Fred Pearce has written books on what he calls the coming population crash you can read a little about his thoughts here.Β (be aware that this is a secular link)

From 1960 to 2009 average world fertility rates plummeted from almost 5 to 2.5. In countries, such as Japan, where the fertility rate is 1.2 in 4 generations they will have only one tenth of the population they have now. That’s 90% shrinkage.

The necessary replacement rate (to maintain a population) is 2.1 and many Western nations have fallen below that benchmark. Once a population’s fertility rates fall below a certain point it has been seen historically that that culture can never recover. Check out www.overpopulationisamyth.com and the Population Research Institute (www.pop.org )

While the world at large seems to have bought into the overpopulation myth, we as Catholics are called to be open to life. Have you ever had to deal with strangers (or family and friends) who feel your fertility rate is a cause for world panic?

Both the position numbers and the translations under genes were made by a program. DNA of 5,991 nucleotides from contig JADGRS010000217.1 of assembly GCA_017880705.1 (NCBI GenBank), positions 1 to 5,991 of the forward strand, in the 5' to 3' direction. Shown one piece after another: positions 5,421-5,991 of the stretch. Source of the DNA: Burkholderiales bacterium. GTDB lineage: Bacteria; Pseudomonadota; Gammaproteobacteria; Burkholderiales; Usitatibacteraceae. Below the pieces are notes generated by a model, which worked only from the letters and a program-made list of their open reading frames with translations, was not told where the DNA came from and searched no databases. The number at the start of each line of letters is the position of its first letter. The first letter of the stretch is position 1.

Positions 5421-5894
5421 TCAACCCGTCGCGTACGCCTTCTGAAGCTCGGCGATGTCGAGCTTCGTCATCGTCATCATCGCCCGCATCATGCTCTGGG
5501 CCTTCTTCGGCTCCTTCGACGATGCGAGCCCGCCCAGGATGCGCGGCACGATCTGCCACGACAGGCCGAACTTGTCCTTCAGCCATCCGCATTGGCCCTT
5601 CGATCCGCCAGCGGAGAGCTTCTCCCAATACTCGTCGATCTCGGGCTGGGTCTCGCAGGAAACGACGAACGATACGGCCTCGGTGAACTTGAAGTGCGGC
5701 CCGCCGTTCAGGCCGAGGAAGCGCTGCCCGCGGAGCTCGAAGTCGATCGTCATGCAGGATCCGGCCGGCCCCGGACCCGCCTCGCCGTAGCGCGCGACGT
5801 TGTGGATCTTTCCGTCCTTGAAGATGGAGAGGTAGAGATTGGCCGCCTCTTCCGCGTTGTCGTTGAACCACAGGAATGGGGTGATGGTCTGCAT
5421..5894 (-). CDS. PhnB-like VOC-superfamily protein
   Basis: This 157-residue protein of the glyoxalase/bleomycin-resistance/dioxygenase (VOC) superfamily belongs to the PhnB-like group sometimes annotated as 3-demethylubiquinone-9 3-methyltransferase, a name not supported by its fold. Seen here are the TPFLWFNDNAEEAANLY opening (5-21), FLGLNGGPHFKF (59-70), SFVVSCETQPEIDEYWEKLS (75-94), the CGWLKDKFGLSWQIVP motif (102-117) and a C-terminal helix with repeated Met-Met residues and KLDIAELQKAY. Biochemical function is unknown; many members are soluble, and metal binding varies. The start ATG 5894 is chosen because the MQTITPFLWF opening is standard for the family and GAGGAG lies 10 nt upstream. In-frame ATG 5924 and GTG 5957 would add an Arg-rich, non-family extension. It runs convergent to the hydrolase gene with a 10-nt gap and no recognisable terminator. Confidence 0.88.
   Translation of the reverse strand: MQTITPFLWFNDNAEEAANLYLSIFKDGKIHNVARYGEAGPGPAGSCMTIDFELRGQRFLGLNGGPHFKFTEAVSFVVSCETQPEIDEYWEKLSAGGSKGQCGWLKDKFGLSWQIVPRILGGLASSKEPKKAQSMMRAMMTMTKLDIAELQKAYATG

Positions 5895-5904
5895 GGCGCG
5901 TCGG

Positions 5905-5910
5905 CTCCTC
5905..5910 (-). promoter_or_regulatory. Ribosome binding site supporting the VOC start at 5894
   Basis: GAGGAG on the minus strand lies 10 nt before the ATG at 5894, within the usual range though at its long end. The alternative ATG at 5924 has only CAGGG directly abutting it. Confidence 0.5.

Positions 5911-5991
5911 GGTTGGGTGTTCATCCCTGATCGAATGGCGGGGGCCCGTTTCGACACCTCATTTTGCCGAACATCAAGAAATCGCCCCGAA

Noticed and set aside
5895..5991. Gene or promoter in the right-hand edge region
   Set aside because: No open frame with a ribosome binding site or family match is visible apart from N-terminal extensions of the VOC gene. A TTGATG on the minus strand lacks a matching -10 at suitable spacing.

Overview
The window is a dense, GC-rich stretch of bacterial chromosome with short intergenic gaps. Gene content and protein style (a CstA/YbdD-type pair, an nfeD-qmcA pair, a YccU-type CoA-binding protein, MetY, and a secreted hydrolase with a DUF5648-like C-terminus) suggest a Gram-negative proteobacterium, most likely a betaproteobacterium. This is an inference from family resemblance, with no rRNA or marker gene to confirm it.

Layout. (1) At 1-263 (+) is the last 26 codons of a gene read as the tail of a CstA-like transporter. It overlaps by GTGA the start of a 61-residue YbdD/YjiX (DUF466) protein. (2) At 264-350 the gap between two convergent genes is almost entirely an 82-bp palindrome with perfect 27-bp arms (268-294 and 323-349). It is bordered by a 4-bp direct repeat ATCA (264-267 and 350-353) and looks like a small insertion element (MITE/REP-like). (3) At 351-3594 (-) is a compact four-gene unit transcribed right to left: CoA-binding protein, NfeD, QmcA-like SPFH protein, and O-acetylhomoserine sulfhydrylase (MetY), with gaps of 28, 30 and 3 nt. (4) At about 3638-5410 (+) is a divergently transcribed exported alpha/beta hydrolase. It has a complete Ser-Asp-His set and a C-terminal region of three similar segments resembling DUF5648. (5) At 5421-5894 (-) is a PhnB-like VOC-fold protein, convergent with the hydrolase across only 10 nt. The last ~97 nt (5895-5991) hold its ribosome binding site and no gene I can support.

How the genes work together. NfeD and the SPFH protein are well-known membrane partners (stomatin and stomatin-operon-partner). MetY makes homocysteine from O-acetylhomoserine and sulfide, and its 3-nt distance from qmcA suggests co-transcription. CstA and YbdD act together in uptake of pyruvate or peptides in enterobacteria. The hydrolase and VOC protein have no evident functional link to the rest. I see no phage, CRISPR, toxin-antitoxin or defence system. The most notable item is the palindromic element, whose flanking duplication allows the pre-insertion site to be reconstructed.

“Saying there are too many children is like saying there are too many flowers.” -Mother Theresa

11 Replies to “God vs Overpopulation”

  1. WOW! Good for you for responding to him in such charitable, yet direct way! You are my hero! I struggle with being put on the spot by strangers, and I think that encounter would have definitely riled me up. You are an inspiration.